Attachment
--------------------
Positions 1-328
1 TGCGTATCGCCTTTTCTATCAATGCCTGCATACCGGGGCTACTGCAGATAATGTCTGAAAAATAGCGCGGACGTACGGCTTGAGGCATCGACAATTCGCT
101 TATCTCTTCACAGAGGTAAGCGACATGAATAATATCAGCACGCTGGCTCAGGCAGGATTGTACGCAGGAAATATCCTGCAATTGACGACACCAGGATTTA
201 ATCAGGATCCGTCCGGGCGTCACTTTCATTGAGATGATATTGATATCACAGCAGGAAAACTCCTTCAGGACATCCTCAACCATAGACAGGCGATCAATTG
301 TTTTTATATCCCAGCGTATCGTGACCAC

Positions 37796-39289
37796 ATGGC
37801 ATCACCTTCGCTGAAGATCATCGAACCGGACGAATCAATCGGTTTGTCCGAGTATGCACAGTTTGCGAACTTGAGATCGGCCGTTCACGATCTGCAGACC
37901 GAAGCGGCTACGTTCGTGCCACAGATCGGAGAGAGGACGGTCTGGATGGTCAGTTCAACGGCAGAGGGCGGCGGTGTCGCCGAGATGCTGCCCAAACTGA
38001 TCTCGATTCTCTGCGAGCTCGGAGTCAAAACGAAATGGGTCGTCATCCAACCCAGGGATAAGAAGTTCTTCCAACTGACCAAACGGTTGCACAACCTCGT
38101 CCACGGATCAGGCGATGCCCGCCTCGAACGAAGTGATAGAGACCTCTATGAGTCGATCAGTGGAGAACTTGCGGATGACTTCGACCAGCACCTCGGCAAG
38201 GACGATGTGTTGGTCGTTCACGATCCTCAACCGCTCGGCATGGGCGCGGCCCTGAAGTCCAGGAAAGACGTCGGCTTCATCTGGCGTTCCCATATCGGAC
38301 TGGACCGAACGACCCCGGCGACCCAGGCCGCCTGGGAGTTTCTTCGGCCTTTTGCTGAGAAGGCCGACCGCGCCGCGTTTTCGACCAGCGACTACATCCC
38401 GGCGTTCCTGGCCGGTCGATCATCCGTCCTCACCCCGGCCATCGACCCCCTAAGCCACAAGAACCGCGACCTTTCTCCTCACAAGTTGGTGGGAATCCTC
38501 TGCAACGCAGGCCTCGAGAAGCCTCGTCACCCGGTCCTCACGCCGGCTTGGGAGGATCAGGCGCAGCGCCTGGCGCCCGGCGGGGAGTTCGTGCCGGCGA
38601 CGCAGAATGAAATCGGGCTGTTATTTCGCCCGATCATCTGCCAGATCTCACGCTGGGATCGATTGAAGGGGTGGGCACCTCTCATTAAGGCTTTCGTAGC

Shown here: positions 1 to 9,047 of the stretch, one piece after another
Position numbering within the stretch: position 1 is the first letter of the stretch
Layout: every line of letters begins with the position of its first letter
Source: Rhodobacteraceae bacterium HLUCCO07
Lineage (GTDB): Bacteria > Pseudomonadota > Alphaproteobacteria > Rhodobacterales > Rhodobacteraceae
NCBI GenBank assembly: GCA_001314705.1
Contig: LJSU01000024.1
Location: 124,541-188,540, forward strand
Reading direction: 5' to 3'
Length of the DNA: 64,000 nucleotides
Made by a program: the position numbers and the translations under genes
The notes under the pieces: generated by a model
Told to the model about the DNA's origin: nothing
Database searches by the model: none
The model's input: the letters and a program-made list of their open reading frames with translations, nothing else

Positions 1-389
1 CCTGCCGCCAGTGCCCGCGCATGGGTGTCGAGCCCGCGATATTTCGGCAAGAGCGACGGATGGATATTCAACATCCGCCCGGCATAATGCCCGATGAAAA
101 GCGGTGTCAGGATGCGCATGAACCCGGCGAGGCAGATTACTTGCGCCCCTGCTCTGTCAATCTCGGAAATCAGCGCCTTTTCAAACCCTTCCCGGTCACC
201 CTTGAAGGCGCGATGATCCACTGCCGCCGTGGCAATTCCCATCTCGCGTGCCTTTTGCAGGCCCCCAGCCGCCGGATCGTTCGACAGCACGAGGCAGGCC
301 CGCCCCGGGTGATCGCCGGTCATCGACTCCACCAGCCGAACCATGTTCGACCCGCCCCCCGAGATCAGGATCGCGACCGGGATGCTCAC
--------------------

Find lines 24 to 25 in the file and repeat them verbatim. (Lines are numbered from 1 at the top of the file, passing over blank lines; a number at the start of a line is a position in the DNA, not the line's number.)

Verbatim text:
Location: 124,541-188,540, forward strand
Reading direction: 5' to 3'